Water conditioners

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What are they?

Water conditioners are an essential part of the aquarium hobby. While there are a great many different types of 'water conditioners', this article is about the use of those designed to remove chemicals from tap water.

Tap water is where most hobbyists get their tank water and this is often treated by the water supplier to prevent harmful bacteria getting into the home.

Two chemicals, chlorine and chloramine, are used in the vast majority of cases to kill bacteria.

It is important that you find out which one your local water supplier uses, as chloramine is harder to get rid off than chlorine.

  • Tip: Also ask them if they plan to switch to chloramine in the future. Most are.

Once you've discovered the chemical type you need to choose the water conditioner which is right for you.

Most conditioners can be separated into two types.

  1. Those that remove chlorine and may say they breakup, neutralise or remove chloramine, but leave ammonia behind after breaking up chloramine.
  1. Those that remove either of the two chemicals and also neutralise the ammonia caused by the break up of chloramine.

If your tap water has chlorine you can use either of these.

If you have chloramine, then you need the second type. Here's why.

Sadly not all conditioner manufacturers who make the first type tell their customers that they may also need to use a second product that neutralises the ammonia released from the breakup of chloramine.

This often comes to light when the customer tests their water for the presence of ammonia and finds a high quantity in the water after a water change and they've added a water conditioner.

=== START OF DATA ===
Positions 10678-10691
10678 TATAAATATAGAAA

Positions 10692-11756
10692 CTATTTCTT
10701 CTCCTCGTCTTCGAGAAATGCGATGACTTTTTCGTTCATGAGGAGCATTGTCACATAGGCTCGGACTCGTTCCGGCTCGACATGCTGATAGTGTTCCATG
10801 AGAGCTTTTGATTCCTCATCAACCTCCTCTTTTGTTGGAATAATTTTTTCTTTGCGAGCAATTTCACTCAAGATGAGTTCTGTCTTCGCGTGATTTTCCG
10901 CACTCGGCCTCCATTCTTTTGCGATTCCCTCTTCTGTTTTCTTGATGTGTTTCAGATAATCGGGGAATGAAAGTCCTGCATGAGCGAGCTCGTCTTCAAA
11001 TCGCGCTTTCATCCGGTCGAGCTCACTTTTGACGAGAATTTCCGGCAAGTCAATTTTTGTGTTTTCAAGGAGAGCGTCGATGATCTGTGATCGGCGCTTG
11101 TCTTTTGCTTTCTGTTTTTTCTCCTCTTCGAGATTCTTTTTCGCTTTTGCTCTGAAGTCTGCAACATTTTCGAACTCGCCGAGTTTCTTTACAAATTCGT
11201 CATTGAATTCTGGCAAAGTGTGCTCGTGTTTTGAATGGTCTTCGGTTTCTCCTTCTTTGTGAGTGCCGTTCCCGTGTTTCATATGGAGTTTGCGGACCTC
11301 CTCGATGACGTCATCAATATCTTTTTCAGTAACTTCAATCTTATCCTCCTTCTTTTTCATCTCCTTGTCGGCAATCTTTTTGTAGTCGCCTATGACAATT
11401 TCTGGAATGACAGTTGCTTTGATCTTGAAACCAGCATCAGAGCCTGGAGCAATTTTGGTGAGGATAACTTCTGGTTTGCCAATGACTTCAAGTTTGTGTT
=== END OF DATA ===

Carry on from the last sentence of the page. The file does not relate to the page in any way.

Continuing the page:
Chemicals used in conditioners

While some manufacturers keep their chemicals secret from their consumers, it is often stated in their safety sheet where they say what to do if someone accidentally swallowed a quantity of it.

Sodium thiosulfate (Na2S2O3)

The most common chemical used in the industry to remove chlorine is sodium thiosulfate (sodium thiosulphate).
Chloramine is more difficult to remove as sodium thiosulphate will break chloramine into its two component parts and only remove the chlorine. The ammonia has to be removed by another chemical. Such chemicals are Aliphatic Amine salts, hydrosulfite salts or sodium hydroxymethane sulfinic acid.
Found in Mardel's MarChlor, Genesis [1] , and API Stress Coat[2].

Sodium hydroxymethylsulfinate (CH3NaO3S)

Found in Tetra Aquasafe[3], and Bio-safe[4].

Sodium hydroxymethanesulfonate

Sodium hydroxymethanesulfonate will detoxify both clorine and chloramine completely.
Found in AmQuel [5], ClorAm-X [6], and Ultimate [7].

Sodium hydrosulfite (Na2S2O4)

Found in Wardley ChlorOut [8]. Sodium hydrosulfite, sodium dithionite or sodium hydrosulphite

Monopotassium phosphate (KH2PO4)

Found in Wardley ChlorOut [9].

Sodium formaldehydebisulfite

Found in ClorAm-X [10] and Ultimate2 [11].

Formaldehyde sodium bisulfite

Found in ClorAm-X [12] and Ultimate [13].


Many conditioner companies try to promote their brand over another by adding extra chemicals that claim to do something extra for your money.

Chelating metals

They add a chemical (usually tetrasodium EDTA) that renders any dissolved metals that may be in the water into a harmless type. This is actually a useful additive as tap water quality varies enormously across the world and some people have their tap water coming from a local well which possibly has a low level of iron, copper, or zinc in it. This may be safe for people to drink, but may be too high a level for their aquatic pets.

Nitrate or nitrite removers